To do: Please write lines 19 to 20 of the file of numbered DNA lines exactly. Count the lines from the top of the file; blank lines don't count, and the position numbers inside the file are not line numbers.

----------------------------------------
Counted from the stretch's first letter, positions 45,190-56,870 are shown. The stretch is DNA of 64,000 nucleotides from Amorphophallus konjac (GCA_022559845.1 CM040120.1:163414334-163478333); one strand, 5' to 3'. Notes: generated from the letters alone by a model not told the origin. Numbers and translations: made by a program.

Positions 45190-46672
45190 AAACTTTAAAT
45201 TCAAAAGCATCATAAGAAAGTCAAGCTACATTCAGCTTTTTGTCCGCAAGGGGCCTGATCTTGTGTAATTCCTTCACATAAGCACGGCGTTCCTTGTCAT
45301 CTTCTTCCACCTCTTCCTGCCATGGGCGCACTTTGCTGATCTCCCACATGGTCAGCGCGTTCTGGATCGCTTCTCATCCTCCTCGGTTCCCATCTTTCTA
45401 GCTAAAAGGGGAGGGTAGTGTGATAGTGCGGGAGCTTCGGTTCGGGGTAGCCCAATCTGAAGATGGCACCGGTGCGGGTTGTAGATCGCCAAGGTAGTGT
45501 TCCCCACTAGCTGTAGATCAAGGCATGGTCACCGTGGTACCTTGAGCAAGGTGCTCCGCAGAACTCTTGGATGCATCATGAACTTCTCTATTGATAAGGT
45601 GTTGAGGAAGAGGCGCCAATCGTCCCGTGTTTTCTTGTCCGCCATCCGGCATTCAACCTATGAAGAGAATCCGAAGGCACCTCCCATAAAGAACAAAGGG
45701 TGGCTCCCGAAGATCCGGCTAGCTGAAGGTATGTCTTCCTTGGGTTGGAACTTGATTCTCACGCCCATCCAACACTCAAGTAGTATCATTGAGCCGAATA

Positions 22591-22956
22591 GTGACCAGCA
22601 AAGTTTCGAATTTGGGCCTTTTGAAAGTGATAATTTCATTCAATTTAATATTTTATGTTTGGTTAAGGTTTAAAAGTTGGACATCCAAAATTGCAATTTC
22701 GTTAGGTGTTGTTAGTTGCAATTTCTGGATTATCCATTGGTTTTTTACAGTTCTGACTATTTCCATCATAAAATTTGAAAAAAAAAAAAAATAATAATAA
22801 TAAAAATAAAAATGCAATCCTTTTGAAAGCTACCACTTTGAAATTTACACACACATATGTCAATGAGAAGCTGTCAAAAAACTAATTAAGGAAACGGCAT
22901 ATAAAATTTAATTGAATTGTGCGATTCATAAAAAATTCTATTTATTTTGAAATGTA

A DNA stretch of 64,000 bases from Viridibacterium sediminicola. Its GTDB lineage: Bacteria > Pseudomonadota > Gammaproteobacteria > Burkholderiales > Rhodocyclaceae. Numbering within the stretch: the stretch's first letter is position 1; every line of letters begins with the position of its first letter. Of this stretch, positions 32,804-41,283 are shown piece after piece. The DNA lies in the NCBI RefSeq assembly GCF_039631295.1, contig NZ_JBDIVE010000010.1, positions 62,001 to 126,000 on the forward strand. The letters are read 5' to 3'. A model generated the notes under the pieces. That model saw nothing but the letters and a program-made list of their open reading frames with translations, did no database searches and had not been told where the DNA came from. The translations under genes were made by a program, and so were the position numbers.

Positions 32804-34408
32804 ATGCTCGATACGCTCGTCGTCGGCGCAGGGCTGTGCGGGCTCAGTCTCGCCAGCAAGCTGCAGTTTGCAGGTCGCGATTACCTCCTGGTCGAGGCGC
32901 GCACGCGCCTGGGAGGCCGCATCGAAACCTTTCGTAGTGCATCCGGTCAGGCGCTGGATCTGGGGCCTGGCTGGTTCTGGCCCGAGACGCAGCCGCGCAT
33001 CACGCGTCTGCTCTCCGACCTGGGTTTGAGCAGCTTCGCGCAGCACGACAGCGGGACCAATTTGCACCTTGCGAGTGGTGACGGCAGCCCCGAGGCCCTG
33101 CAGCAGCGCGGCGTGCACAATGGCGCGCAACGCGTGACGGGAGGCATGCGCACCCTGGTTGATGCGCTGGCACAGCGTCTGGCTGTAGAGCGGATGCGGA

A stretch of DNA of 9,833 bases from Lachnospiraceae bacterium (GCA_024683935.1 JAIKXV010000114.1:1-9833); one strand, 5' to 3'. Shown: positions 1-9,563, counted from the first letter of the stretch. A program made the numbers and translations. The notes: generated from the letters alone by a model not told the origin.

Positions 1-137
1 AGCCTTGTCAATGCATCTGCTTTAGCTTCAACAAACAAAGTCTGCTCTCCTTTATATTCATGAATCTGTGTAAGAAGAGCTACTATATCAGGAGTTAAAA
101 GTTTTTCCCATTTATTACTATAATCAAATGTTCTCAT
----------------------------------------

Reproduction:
32901 GCACGCGCCTGGGAGGCCGCATCGAAACCTTTCGTAGTGCATCCGGTCAGGCGCTGGATCTGGGGCCTGGCTGGTTCTGGCCCGAGACGCAGCCGCGCAT
33001 CACGCGTCTGCTCTCCGACCTGGGTTTGAGCAGCTTCGCGCAGCACGACAGCGGGACCAATTTGCACCTTGCGAGTGGTGACGGCAGCCCCGAGGCCCTG